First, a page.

Your Privilege Is More Advantageous Than You Think


Online classes are a thing now. As much as one may think the Internet and a laptop are available items, this reality does not apply to every single student. While one student may let out a sigh of relief that they won’t have to take the early morning trip to school with their private car chauffeur, another student is making ends meet to provide the technological requirements of online education.

To this, progressive students on the internet scream, “Check your privilege!”

Checking one’s privilege entails introspection and acknowledgment.

First, they need to look at their lives and look at the factors that may garner them privileges. It could be social class, race, gender, etc. Second, one needs to acknowledge their privilege. It is not easy for some, as they retaliate from the notion that their achievements may not be self-made.

However, checking one’s privilege should not be offensive. It does not entail that a person has not earned their spot in society. What it simply means is that some parts of the system grant them a pass at certain things. Thus, they do not experience the same prejudice and discrimination that other groups inevitably encounter.

The question is not, “So what?”

The question is, “What am I going to do with this privilege?” As a privileged individual, one may have a head start than those who do not have the same privilege as you. For example, if they are well-off, they can financially help those who might be in need during the COVID-19 pandemic. What they can do is fund donation drives that feed the hungry, shelter the homeless, etc. As a person with privilege, they have in one way or another the capacity to reach out to those who are less privileged.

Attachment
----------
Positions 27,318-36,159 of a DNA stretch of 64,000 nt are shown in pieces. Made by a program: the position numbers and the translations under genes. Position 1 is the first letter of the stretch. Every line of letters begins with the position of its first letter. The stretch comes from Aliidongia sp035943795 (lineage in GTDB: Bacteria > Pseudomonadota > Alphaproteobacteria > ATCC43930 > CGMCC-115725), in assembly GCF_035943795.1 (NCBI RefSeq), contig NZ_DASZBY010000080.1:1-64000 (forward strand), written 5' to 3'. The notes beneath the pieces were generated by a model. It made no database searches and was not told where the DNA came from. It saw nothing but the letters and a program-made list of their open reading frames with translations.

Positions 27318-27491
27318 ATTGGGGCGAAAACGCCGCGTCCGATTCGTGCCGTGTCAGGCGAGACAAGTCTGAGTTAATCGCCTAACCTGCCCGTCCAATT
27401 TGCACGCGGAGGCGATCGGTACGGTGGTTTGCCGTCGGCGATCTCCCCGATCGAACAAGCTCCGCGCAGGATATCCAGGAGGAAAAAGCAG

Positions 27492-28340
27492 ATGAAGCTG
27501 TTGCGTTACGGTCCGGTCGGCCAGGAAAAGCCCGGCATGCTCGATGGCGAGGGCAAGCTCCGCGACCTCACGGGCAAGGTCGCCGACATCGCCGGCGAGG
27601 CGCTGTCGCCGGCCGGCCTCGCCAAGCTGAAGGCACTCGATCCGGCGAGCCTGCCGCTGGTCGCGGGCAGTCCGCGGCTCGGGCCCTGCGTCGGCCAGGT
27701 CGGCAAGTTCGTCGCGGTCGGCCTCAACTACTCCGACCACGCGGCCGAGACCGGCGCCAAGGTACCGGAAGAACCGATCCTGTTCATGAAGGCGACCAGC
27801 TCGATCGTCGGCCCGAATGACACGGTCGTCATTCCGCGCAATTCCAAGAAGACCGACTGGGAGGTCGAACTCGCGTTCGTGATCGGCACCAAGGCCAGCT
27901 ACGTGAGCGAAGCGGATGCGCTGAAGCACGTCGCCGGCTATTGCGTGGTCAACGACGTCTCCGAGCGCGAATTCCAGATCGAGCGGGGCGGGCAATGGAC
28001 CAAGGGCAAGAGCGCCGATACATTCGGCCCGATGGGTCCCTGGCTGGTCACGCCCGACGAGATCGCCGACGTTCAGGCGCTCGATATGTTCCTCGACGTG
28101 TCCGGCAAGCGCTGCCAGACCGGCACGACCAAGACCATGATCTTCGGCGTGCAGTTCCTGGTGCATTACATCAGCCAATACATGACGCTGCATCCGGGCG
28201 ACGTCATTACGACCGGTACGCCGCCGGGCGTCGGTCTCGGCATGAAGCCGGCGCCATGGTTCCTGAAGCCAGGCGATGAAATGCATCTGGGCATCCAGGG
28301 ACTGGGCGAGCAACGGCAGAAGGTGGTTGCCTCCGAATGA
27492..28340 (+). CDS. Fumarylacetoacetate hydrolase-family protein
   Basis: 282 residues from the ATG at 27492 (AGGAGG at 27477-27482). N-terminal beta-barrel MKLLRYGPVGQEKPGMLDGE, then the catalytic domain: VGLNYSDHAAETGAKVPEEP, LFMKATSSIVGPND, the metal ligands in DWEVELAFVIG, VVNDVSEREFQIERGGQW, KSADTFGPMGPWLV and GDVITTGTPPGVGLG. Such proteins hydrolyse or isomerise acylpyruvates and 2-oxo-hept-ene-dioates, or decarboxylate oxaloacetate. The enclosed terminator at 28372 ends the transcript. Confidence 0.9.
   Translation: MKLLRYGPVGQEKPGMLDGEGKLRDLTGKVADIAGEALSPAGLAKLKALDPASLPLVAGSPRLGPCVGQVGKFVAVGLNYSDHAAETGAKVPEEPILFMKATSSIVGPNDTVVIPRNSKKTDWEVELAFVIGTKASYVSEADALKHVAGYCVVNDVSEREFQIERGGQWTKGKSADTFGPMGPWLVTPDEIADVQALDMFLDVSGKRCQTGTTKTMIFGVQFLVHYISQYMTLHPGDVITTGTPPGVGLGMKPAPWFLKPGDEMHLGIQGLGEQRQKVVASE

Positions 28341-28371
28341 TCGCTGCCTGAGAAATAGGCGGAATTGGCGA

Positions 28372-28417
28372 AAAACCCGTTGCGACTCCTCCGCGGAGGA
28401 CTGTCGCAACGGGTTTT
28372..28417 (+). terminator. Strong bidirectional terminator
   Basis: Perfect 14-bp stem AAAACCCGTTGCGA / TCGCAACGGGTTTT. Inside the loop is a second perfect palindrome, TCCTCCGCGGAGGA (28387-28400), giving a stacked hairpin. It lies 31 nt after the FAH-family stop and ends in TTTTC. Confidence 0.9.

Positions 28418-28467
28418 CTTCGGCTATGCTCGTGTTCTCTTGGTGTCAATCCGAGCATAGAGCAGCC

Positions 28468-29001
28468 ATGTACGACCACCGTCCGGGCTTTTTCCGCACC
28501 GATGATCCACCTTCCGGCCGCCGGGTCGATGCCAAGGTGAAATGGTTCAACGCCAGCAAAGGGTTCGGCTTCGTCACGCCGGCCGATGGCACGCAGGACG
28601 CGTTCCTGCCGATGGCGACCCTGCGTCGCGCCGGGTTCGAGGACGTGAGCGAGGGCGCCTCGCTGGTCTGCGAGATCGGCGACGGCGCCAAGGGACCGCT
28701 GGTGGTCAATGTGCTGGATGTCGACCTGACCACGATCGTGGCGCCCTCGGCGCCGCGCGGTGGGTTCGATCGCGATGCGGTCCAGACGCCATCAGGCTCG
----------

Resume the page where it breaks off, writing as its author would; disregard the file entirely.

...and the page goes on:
At one point, it no longer becomes about the privileged individual.

In a certain country, an international LGBTQIA+ show is going to be dubbed in their national language. The show is going to be adapted by one of the biggest media companies in the country, making it accessible to those in rural areas. It is weird, yes, but think about what that could mean to the LGBTQIA+ individuals—especially kids—who cannot read subtitles, more so understand English. Somewhere, in a place without an internet connection, this show will make the same impact as it did to the rest of the online world.

Therefore, privilege should be paired with empathy. It is through putting oneself in someone else’s shoes that they can—at the very least—understand the plight of others. Through this understanding, they can stand beside the other and fight for their rights.

Empathy starts with a conversation, and the conversation begins with questions. An open discussion about the other person’s life would be an excellent start to welcome understanding and banishing one’s prejudice against another community. Immersion or trying to experience their life may not be necessary, but reflective and active listening is.

The more a person learns, the more they open their eyes. Through this, they can finally do something. Whether it is opening their purses or speaking out for those who cannot, privilege—when used mindfully and for the common good—can bring about change in the power dynamics.

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